Sources: Allison Bond MD, http://www.reuters.com/article/2014/06/05/us-kids-exercise-bone-health-idUSKBN0EG1Q820140605

http://www.nos.org.uk/~/document.doc?id=500

Your Child

Sports Video Games May Help Kids Lose Weight

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Video games are often blamed for an increase in childhood obesity, but a new study suggests that certain types of games may actually assist kids in losing weight. Sports video games that require kids to actively participate may actually offer obese or overweight kids a new tool to help drop those extra pounds. 

The 16 - week study, sponsored by United Health Group, showed that overweight kids who expended energy by playing bowling, soccer or track and field video games, compared to those that simply followed a weight loss program, lost more than two and half times their Body Mass Index (BMI). That’s a pretty remarkable loss.

The study was based on a trial weight loss program that the United Health Group launched in 2011. The program is called Join for Me.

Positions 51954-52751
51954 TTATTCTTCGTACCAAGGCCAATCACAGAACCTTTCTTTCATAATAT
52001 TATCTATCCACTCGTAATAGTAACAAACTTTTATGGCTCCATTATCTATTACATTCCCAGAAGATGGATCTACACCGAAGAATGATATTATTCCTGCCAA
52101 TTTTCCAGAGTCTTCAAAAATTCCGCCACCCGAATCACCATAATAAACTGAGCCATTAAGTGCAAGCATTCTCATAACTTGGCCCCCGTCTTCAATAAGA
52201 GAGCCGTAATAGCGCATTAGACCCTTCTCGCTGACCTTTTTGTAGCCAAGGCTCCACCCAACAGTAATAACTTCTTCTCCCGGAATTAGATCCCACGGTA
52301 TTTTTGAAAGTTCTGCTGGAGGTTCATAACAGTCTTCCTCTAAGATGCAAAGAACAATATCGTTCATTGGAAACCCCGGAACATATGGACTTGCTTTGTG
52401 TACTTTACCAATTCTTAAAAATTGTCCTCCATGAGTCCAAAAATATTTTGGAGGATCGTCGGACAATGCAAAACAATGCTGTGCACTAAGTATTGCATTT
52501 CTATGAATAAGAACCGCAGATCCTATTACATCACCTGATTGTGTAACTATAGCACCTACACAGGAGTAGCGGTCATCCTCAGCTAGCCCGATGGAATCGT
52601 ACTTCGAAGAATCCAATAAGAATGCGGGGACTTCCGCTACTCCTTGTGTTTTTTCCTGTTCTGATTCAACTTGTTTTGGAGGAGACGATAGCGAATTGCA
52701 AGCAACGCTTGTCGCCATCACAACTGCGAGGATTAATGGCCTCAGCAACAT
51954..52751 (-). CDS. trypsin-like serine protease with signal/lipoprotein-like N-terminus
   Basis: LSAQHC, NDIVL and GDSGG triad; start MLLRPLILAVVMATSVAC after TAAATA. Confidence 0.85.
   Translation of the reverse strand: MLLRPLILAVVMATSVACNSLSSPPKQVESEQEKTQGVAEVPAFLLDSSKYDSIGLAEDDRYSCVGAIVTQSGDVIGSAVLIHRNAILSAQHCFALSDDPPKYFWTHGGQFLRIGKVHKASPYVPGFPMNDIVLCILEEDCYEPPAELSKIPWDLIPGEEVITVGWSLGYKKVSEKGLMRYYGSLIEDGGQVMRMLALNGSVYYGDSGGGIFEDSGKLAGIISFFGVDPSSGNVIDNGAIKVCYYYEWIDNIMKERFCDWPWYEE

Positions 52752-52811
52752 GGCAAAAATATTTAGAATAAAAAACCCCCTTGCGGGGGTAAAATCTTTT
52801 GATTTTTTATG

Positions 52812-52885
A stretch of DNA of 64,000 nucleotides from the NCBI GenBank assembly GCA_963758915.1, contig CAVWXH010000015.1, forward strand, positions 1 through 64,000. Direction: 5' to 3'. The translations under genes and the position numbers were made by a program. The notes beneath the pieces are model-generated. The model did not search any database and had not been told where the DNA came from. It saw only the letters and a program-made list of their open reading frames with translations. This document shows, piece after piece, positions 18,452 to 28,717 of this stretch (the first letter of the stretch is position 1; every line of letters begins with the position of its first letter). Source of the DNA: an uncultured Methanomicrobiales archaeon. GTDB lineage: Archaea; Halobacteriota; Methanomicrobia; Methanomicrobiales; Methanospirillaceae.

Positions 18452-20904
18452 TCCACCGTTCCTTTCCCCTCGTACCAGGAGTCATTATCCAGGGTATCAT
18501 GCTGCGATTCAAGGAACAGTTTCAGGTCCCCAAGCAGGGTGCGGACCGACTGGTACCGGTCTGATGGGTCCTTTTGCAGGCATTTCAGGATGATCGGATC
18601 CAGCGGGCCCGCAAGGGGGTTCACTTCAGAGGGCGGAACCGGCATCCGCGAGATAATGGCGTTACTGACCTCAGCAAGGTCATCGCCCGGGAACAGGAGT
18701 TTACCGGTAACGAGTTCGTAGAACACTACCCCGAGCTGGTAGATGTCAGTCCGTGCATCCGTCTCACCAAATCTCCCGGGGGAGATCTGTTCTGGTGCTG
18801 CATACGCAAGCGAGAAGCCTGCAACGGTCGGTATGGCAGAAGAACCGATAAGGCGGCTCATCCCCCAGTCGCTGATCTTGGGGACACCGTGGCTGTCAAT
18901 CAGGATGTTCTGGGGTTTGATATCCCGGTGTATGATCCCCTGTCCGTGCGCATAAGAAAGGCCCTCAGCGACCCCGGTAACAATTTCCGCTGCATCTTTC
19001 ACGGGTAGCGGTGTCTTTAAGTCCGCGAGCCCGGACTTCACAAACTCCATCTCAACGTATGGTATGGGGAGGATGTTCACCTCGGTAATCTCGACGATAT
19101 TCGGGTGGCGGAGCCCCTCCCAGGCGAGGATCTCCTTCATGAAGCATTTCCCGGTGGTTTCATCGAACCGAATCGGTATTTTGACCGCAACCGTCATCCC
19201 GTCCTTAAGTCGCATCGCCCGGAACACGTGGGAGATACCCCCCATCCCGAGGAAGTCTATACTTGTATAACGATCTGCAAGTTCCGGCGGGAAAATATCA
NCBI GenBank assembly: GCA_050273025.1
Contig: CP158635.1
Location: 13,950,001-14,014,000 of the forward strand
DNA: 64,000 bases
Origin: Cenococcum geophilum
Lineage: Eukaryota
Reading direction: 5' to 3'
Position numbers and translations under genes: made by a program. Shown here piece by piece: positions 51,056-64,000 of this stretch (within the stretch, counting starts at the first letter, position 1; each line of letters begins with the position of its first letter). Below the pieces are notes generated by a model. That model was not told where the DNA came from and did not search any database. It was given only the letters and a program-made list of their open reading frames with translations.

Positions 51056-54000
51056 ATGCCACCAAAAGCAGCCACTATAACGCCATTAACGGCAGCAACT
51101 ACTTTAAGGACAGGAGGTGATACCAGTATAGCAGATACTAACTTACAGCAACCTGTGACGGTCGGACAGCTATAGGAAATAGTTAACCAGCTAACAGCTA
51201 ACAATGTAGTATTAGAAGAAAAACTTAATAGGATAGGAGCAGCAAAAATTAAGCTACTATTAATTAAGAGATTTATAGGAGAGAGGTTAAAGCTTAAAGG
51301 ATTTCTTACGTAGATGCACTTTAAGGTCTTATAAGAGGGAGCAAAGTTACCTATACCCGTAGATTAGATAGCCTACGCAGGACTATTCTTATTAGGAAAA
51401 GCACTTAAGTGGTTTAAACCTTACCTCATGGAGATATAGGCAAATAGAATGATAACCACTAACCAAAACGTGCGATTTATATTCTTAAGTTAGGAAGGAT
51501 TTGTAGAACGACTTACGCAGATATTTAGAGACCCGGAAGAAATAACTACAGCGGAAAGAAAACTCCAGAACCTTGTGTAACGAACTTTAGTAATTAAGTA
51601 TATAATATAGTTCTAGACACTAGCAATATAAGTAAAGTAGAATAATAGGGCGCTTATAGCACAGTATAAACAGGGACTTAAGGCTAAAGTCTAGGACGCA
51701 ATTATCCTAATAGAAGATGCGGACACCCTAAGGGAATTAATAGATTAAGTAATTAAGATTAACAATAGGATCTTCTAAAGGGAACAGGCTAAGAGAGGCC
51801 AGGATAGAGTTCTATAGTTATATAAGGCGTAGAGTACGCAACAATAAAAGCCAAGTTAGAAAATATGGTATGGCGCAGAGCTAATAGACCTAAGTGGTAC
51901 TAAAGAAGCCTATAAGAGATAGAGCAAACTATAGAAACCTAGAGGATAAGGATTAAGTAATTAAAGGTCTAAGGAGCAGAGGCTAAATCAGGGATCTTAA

Join for Me borrows from the landmark Diabetes Prevention Program, conducted by the National Institutes of Health. It demonstrated that healthy eating and regular exercise along with counseling were more effective than medication at preventing diabetes. The success of that study led the Centers for Disease Control and Prevention to launch a similar 16-week program for adults in partnership with the YMCA and UnitedHealth. “Why not use the same winning formula?” says Deneen Vojta, a pediatrician in charge of clinical affairs at UnitedHealth, and a principal investigator on the JOIN for ME study.

Voita and other researchers decided to add sports video games to the weight loss program, hoping it would prod kids, ages 8 to 12, to increase their activity. Of the 75 kids in the program, 34 were given Microsoft’s Xbox 360 consoles and received two games, Kinnect Adventures and Kinnect Sorts.